ATHENS -- Georgia sophomore Malcolm Mitchell was talking to reporters after Thursdays practice when his phone buzzed. He looked down at the name on the screen: Jarvis Jones.
Obviously a two-time All-American takes precedence over reporters, so Mitchell answered the phone.
Where you at? Ill come get you, Mitchell said into the phone. Go to the car.
Yes, Jarvis Jones -- one of the best players in college football and a candidate to be the top pick in the NFL draft -- still needs to hit up a sophomore for a ride.
Even as he became a star, Jones has maintained a humility that has endeared himself to teammates, coaches, media members and others. But part of being humble is just being comfortable and happy, and Jones gives that appearance when he talks about his future.
The general assumption is that Jones, a fourth-year junior, will declare for the NFL draft as soon as the season is over. It could even be sooner.
Jones decision might be obvious, but he doesnt sound disingenuous at all when he talks about how happy he is being a college player.
It is a tough decision, Jones said after Fridays practice. I mean Ive got a bunch of teammates, man, that look up to me and I lead every day. Ive got a family that I want to support and a mother I just want to give reward to. My nieces and my nephews. And the people back in Columbus that support me the most. And the Bulldog Nation, as well. I know they dont want to see me go.
Then Jones pointed out at the Georgia practice field.
I wish this could be my NFL career and play how long I want to in college, just to be here every day, he said. Thatll be fine. And just be around these guys all the time.
But players dont get paid in college and find themselves having to catch a ride from teammates. Jones, who overcame a tough upbringing in the Columbus area, appears to know that the riches of the NFL will be too much to pass up.
But its all about just experiencing new things and growing in life, Jones said. And thats how youve got to look at it. Im sure if I stayed things would be great. If I leave, things will be great.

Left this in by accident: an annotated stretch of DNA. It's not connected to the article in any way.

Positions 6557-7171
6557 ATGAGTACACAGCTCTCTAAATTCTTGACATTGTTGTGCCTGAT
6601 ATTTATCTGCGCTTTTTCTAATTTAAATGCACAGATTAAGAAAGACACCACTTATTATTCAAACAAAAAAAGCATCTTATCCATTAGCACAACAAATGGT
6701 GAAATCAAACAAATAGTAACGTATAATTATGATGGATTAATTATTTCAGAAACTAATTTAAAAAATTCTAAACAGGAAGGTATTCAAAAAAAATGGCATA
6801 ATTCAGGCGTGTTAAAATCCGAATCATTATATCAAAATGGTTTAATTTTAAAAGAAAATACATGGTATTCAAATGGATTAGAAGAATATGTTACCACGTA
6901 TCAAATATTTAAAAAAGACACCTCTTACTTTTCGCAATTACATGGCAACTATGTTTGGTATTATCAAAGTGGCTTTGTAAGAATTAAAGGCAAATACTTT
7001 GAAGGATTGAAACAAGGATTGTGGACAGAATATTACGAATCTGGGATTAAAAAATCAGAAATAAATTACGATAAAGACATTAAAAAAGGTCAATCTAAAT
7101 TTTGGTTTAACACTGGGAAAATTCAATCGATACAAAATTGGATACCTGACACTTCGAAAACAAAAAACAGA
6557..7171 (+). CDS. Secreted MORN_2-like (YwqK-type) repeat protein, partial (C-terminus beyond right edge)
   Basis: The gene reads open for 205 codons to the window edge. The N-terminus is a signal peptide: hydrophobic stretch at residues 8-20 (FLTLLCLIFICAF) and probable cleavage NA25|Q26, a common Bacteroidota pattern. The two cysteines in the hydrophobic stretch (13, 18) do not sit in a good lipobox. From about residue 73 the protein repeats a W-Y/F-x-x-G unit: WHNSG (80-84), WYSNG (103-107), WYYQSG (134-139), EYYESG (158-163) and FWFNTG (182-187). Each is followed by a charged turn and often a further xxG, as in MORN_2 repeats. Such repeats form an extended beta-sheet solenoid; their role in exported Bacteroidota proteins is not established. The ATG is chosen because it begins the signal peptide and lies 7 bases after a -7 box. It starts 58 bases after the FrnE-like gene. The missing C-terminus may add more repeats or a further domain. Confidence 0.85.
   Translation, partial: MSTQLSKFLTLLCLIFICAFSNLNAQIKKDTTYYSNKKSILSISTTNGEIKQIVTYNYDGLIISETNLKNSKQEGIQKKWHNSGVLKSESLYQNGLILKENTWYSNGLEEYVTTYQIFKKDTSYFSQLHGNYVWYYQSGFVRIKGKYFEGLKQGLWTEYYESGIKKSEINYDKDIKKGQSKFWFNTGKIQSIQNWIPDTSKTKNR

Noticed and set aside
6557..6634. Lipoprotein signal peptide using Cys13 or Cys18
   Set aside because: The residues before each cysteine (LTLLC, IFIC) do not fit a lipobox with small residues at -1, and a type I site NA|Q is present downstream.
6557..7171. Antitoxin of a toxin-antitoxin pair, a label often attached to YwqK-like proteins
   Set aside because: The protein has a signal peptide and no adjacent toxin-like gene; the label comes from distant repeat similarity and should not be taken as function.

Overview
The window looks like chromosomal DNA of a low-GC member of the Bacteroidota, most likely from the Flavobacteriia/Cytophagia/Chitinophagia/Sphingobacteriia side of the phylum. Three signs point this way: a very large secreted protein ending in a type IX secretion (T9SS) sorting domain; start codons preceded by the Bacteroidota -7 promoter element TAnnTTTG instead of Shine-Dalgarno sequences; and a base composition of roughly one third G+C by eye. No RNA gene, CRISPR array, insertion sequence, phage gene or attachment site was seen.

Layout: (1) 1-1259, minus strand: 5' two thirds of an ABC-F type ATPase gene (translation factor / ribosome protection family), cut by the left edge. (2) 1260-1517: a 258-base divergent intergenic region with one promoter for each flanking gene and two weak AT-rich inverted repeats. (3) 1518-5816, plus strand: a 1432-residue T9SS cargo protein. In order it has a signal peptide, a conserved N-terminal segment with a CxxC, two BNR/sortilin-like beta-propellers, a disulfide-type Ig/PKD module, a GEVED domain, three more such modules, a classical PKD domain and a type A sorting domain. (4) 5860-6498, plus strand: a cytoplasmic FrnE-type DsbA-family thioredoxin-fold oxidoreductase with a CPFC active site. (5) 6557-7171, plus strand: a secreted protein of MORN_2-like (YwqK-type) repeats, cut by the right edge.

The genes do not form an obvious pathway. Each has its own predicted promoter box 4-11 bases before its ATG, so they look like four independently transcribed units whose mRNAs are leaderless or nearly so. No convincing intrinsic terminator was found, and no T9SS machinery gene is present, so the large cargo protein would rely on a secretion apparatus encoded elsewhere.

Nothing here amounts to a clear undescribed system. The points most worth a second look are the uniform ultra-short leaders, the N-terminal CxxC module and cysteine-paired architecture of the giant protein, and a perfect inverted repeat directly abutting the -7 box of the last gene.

ESPN draft analyst Mel Kiper reiterated this week that Jones is his No. 1 overall prospect for the April draft. It helps that there isnt what Kiper called an elite quarterback, running back or defensive back, which allows Jones and Notre Dame senior linebacker Manti Teo to get heavy consideration.
Hes a top pass rusher, Kiper said of Jones. If the medical stuff checks out fine, hes a top-five pick, maybe the No. 1 pick overall.
The medical stuff Kiper alluded to isnt just focused on the minor injuries (groin, shoulder) that kept Jones out of two games this year. Its the neck injury that Jones suffered as a freshman at Southern California. The USC medical staff wouldnt clear him, so Jones transferred back home to Georgia, after getting cleared by the Bulldogs and outside doctors, according to the team.
NFL personnel are known to be skittish about players with injury history. But Jones can point to three seasons (including one as a scout-team player at Georgia) without any recurrence of the neck injury.
Obviously the medical parts gonna be important, Kiper said. How teams view thats gonna be important. Staying out there for that long 16-game NFL schedule is the issue. Thats the issue, thats the concern. But in terms of ability, his sack numbers, the way he gets after the quarterback, his motor, hes another guy I talked about whos very focused, (a) good kid.
Jones said there was still work to do at Georgia -- break the sack record, win a national championship.
He also wants to graduate. Jones said hes a year behind on credits because none of them from USC transferred. He was a journalism major at USC so he didnt take math or science. He switched to human development and family science at Georgia.
Theres a lot of things I want to do, he said. I want to graduate. So I have to come back another year and do that. I want to continue to play football here. And at the same time I want to play in the NFL.
At which point he will probably be able to drive himself around.